We notice a trail of fresh tracks heading toward the Red Buttes, so we turn around and follow them. Are we following Fool’s Crow’s family? The answer is yes! Glassing west of the Buttes we see them.

 Halo, Jewel, little Phantom, and Icara - can you see them?

Halo, Jewel, little Phantom, and Icara - can you see them?

The mares and Phantom are visible but not Fool's Crow. “Is that a horse under that juniper to the left of the mares? “ Linda looks with her binoculars but neither of us can tell. We set up the scope and I zoom in. It is a horse and it has the roan coat of Fool’s Crow. Mystery solved! 

Satisfied that all is well we turn around. Just past the Red Buttes a dark horse appears. He takes a few steps and sniffs the fine red dirtHickok!

The stallion is alone and clearly on a mission. We get closer and can see he is following the trail of Fool’s Crow’s mares and foal. I’m sure that he can tell he is on the trail of females without a male. Hickok looks up, scans his surroundings, then continues past us. He may have a big surprise in store when Fool’s Crow detects an interloper! 

Kristen is already on Tillett,and texts us that she has seen Encore and Knight near the Forest Service gate. Somewhat reluctantly we drive away without knowing the outcome of this potential showdown. But there is little light this time of year and the next best thing to finding Cloud is a sighting of his angelic daughter Encore.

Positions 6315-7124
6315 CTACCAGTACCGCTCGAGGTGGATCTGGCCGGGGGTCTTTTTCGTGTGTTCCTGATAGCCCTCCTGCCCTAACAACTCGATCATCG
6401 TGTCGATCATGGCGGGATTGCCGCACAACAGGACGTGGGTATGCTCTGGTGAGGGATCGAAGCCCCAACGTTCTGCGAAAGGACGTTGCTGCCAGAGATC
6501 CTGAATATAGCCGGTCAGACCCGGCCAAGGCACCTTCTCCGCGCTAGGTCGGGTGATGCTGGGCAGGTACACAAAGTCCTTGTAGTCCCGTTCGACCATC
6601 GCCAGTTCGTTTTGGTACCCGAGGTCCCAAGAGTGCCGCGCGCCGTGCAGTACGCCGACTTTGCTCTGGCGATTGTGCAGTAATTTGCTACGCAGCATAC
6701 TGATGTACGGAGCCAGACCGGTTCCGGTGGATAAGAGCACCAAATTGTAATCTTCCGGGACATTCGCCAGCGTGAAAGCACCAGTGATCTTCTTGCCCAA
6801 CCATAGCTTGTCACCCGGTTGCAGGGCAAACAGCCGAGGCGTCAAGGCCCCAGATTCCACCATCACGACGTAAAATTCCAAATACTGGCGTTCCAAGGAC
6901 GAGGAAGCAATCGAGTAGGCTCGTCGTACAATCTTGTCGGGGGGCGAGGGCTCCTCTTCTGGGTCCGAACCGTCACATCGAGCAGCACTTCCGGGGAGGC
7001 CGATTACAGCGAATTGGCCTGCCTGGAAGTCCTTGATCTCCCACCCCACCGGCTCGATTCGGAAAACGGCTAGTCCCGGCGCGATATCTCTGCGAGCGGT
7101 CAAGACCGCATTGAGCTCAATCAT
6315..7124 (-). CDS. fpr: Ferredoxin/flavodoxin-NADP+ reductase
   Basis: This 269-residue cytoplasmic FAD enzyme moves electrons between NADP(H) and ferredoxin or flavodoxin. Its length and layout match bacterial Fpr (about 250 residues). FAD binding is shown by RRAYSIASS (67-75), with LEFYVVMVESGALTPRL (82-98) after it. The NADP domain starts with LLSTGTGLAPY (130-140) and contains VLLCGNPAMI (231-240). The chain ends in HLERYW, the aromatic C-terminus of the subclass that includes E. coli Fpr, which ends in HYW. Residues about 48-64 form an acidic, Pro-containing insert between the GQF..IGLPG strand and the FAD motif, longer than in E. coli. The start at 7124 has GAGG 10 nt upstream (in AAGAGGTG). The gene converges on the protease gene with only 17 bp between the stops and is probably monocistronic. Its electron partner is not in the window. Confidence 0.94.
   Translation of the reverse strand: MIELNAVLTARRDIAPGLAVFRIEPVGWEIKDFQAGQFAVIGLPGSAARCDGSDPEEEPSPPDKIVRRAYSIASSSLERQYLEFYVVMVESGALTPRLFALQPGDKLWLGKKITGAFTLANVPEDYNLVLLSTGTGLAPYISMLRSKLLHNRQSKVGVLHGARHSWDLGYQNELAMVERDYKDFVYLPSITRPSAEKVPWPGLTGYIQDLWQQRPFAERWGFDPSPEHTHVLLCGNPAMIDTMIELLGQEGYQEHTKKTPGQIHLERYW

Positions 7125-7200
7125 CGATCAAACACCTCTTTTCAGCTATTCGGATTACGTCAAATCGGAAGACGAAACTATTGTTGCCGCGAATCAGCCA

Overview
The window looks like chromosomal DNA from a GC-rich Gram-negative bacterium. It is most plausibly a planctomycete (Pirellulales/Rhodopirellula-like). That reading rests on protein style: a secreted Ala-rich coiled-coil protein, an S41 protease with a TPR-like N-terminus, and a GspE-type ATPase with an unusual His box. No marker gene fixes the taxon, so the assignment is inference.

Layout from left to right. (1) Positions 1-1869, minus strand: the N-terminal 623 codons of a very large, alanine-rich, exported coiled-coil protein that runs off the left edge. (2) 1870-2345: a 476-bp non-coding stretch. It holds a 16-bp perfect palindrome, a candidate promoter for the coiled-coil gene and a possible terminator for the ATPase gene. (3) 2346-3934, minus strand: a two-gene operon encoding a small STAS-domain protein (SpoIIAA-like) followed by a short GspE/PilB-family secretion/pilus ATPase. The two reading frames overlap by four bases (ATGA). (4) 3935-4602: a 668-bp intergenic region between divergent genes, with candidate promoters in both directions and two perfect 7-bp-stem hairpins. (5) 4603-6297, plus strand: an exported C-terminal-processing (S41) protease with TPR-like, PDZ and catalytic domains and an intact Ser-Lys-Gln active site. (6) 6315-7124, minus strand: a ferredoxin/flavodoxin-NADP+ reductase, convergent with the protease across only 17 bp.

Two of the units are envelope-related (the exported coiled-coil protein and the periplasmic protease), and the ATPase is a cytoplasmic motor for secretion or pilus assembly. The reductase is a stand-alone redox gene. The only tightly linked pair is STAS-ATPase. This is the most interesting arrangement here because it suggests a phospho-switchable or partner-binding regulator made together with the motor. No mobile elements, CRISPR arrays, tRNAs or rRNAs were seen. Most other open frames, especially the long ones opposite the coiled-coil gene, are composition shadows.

Once at the Forest Service gate we see Kristen hiking on a distant and hill and Linda goes to join her. Quinn and I hike only a few yards from the 4Runner and spot Knight on a sunny slope that leads to the Hell ‘n Gone. Linda and Kristen see him too and they join Quinn and me. Knight looks up as we approach.

Short and stocky, Knight was orphaned as a foal and raised by the biggest bachelors on the mountain, Hernando, Hamlet, Garay and Inali. When Encore was stolen by these same bachelor stallions last year, Knight defended Encore who gravitated to Knight. Against what seemed impossible odds, he claimed her as his own. 

As we get closer, she looks up and then continues to forage. The sun is behind her and she seems to glow. There is something almost mystical about the filly. At only two years of age, her life experiences have run the gamut, from idyllic to horrifying and back again. Despite the hardships, she has survived with the help of Knight

He smells where Encore has urinated, raising his upper lip and inhaling deeply. Occasionally, he ever so gently nips at her side. At one point he tries to mount her, but Encore simply walks away and he seems content to follow her. 

The sun is dipping low on the horizon when we leave them. “Stay safe little angel,” I whisper. When I turn to look back once more, I can see the two young horses grazing together, their heads only inches apart.  

Happy Trails!
Ginger

P.S. Please do something for me. Close your eyes. Imagine that Encore and Knight live in the Saylor Creek Wild Horse Herd in Idaho where BLM wants to sterilize every mare and stallion. Imagine what will happen if they are allowed to do this to the Saylor Mustangs. Now imagine which herd might be next.

Please donate what you can to our Save the Wild Horses of Saylor Creek Fund to prevent this unthinkable atrocity. As always, thank you for your commitment to these family loving, freedom loving animals!

Pryor JournalJesse Daly